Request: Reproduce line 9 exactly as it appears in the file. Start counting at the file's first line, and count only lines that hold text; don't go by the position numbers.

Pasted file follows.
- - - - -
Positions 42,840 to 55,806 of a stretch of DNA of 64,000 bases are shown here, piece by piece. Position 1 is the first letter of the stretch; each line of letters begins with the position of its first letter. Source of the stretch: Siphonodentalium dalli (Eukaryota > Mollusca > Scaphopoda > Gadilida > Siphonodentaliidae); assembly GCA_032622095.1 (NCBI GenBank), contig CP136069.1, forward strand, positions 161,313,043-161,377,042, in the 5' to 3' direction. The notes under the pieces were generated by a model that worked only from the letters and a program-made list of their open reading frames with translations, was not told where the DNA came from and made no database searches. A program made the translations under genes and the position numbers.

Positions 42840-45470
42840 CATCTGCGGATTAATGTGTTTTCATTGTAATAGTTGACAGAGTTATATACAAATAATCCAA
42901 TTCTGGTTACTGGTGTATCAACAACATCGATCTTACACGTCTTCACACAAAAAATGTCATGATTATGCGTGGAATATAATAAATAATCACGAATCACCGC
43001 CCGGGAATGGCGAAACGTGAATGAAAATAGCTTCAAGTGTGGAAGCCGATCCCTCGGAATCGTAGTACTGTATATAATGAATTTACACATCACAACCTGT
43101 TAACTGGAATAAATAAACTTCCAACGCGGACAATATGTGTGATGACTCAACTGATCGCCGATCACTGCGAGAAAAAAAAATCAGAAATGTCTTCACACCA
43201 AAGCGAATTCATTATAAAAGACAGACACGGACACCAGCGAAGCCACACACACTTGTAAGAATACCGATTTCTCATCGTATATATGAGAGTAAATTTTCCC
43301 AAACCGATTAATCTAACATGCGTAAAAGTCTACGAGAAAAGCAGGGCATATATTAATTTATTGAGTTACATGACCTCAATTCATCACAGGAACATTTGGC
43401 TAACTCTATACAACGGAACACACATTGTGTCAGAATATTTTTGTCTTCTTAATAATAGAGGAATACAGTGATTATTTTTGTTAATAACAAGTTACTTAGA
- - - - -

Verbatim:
43401 TAACTCTATACAACGGAACACACATTGTGTCAGAATATTTTTGTCTTCTTAATAATAGAGGAATACAGTGATTATTTTTGTTAATAACAAGTTACTTAGA